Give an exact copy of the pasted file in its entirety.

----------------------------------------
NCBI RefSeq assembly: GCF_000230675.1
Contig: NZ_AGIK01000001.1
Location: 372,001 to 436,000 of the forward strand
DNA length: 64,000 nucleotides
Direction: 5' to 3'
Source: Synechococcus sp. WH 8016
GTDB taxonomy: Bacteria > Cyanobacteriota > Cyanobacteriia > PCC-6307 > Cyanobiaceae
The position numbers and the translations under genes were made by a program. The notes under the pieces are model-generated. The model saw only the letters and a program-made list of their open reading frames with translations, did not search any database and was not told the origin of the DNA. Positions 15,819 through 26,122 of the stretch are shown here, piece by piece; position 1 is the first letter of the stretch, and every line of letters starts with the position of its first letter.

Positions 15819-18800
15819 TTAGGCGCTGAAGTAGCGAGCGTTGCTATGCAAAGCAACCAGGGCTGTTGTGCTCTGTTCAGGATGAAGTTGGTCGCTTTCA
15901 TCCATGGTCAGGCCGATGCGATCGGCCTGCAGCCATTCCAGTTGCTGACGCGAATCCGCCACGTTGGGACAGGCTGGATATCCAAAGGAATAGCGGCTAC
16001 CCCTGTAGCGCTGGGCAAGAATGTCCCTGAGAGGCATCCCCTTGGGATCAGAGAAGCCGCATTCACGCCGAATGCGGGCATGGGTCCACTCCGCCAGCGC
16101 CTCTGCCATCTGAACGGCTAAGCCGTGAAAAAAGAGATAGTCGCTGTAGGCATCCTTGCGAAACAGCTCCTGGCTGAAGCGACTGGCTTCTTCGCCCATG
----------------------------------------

NCBI RefSeq assembly: GCF_000230675.1
Contig: NZ_AGIK01000001.1
Location: 372,001 to 436,000 of the forward strand
DNA length: 64,000 nucleotides
Direction: 5' to 3'
Source: Synechococcus sp. WH 8016
GTDB taxonomy: Bacteria > Cyanobacteriota > Cyanobacteriia > PCC-6307 > Cyanobiaceae
The position numbers and the translations under genes were made by a program. The notes under the pieces are model-generated. The model saw only the letters and a program-made list of their open reading frames with translations, did not search any database and was not told the origin of the DNA. Positions 15,819 through 26,122 of the stretch are shown here, piece by piece; position 1 is the first letter of the stretch, and every line of letters starts with the position of its first letter.

Positions 15819-18800
15819 TTAGGCGCTGAAGTAGCGAGCGTTGCTATGCAAAGCAACCAGGGCTGTTGTGCTCTGTTCAGGATGAAGTTGGTCGCTTTCA
15901 TCCATGGTCAGGCCGATGCGATCGGCCTGCAGCCATTCCAGTTGCTGACGCGAATCCGCCACGTTGGGACAGGCTGGATATCCAAAGGAATAGCGGCTAC
16001 CCCTGTAGCGCTGGGCAAGAATGTCCCTGAGAGGCATCCCCTTGGGATCAGAGAAGCCGCATTCACGCCGAATGCGGGCATGGGTCCACTCCGCCAGCGC
16101 CTCTGCCATCTGAACGGCTAAGCCGTGAAAAAAGAGATAGTCGCTGTAGGCATCCTTGCGAAACAGCTCCTGGCTGAAGCGACTGGCTTCTTCGCCCATG